It takes me just shy of 30 minutes to run 3 miles. It takes just shy of 30 minutes to watch an episode of Tales From The Crypt. Combine the two and you have Tales From the Elliptical, a recurring column at HND where I supplement my love for anthology horror television with my love of not dying of a heart attack.
If you need a one-two combo reminder of how singular of a series Tales From the Crypt is for both its content and the time period in which it was created, just watch the opening scene of the fifth season premiere. It opens with Ed Begley Jr. going down on a woman in a motel, then leaving her the next morning after blatantly telling her he lied when he said he loved her and she only bought it because he’s such a damned good salesmen. He then leaves town to go sell recently widowed old ladies funeral plots their husband’s supposedly put a partial down payment on. His grift works surprisingly well until he shows up at a particularly backwoods abode and runs afoul of a mother and father whose distrust of salesmen results in them kidnapping Begley Jr. out of the hope that maybe he’ll be a better suitor for their disgusting, attic-hidden daughter than the last couple traveling salesmen they murdered with their own warez (a vacuum salesmen with a vacuum tube shoved through his mouth, etc).
Did I mention that the backwoods mother, father and daughter are all played by Tim Curry? So that means not only do we see a nude Ed Begley Jr. go down on a chic in the opening scene, but we also get to see him try to pop a boner to have sex with Tim Curry wearing Nothing But Trouble levels of revolting, mongoloid make-up. It may be one of the weirdest episodes of the series, casting-wise. The ending hits as kind of a surprise, but it’s hard to be shocked one way or the other after you’ve watched Ed Begley Jr. compliment Tim Curry’s kegel skills.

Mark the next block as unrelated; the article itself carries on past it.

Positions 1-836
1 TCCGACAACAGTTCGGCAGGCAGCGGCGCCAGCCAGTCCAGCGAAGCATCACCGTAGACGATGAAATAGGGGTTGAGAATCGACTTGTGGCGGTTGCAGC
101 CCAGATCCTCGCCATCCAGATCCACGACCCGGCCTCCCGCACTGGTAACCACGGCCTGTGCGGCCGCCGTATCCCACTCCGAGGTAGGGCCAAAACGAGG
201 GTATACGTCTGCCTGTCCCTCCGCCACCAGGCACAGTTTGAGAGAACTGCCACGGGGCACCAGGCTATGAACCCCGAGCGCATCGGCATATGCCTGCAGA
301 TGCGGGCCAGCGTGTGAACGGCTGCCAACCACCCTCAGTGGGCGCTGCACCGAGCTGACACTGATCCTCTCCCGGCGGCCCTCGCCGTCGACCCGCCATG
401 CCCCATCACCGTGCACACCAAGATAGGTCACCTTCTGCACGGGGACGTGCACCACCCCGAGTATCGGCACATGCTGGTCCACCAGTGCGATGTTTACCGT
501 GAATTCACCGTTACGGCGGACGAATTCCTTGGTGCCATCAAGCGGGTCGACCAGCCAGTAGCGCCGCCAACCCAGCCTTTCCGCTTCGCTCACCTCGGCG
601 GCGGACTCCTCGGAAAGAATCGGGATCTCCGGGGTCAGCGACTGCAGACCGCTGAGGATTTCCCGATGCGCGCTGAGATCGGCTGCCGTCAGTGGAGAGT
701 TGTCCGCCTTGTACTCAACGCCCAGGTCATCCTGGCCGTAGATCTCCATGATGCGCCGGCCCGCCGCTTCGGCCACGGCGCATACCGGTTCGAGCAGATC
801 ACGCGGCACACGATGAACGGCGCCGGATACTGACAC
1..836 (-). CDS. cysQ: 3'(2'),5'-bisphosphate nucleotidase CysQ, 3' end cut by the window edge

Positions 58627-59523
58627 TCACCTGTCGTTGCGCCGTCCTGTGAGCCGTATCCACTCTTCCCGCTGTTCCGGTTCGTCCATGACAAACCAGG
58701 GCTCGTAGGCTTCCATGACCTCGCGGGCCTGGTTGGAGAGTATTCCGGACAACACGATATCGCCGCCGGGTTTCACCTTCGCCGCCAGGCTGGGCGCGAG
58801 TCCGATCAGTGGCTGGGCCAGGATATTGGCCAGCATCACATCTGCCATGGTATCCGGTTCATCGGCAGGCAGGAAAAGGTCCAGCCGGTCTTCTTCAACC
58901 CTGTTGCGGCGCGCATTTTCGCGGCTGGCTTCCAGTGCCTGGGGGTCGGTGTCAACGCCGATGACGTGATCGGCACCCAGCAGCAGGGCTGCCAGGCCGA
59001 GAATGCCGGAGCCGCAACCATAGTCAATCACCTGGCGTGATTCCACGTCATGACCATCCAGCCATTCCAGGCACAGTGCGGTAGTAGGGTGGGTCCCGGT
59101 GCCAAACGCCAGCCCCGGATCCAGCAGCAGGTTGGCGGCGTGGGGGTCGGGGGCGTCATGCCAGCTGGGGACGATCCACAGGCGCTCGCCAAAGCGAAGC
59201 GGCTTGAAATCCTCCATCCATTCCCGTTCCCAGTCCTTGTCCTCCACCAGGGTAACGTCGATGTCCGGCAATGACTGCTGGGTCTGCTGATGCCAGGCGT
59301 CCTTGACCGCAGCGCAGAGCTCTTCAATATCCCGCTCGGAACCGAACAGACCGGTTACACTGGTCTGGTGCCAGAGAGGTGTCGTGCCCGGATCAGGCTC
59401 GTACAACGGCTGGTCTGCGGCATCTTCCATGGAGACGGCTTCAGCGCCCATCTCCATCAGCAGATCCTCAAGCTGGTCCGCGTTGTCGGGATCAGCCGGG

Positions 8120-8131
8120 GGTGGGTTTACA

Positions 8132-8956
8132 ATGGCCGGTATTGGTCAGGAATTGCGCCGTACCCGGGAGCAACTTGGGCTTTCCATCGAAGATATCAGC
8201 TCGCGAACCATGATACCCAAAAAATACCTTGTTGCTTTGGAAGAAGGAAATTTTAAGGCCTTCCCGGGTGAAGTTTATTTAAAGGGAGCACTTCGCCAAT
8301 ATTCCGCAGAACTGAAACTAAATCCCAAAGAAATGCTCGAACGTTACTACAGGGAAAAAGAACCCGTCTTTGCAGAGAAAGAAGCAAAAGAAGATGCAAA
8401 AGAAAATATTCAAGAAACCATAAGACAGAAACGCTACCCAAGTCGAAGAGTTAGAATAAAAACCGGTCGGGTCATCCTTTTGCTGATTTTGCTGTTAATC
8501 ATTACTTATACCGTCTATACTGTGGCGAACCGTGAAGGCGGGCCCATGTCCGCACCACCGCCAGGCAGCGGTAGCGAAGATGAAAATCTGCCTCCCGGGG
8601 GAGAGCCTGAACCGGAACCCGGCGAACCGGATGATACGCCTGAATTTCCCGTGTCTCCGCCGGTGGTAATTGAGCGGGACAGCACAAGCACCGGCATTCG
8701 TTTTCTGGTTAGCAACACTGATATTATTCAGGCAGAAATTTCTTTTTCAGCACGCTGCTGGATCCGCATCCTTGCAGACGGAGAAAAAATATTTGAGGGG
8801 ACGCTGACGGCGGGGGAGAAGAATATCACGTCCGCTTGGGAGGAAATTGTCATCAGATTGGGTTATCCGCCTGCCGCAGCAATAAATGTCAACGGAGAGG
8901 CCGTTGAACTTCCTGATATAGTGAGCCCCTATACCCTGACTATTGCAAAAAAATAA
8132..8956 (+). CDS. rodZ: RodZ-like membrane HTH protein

Unfortunately after a so-weird-it-works first episode, we get a rather familiar and predictable Tale about an asshole husband who thinks his wife is screwing on the side. There’s just so many episodes at this point that are about infidelity and homicide that’s it’s just become dull, and the only major variant here being the introduction of a private detective and a hitman. The twists are seen coming a mile away, but some good performances by Hector Elizondo and the gorgeous Patsy Kensit make it a bit more interesting. I suppose there’s the novelty of it being directed by Kyle MacLachlan, who hammed it up a few seasons ago in the stellar episode “Carrion Death,” but beyond that it’s a mostly forgettable episode.
This is a gritty episode, even by the series’ standards. Even when it gets dark, there’s typically levity found within an ironic twist or a manic performance. Not true for “Forever Ambergris.” It’s just a fucked up story. Roger Daltry plays a war photographer who’s lost his mojo, while Steve Buscemi is a hot shit new photog getting all the good stuff. They both go to Central America to document some crimes against humanity, but of course Daltry turns on Buscemi both to take credit for his superior pictures and to also steal his out-of-his-league girlfriend, who is super into war photography, apparently.
Of course, since this is Tales, Daltry can’t simply take credit for Buscemi’s work, and what follows is some of the most purely mean-spirited material the series has run. Buscemi’s character does not deserve the level of impressive horror that befalls him, which is surprising because the series’ normally strict (albeit morbid) moral lines usually leaves the innocent party alive. Of course, this being a Tales From the Crypt episode, Daltry doesn’t get away with it, and the punishment is fairly fitting of the crime. Still, the temporary abandonment of morality and cause and effect is rather shocking given the series’ normal motives. But hey, that’s why it’s not only a solid ep for the series as a whole, but the best of season 5 thus far.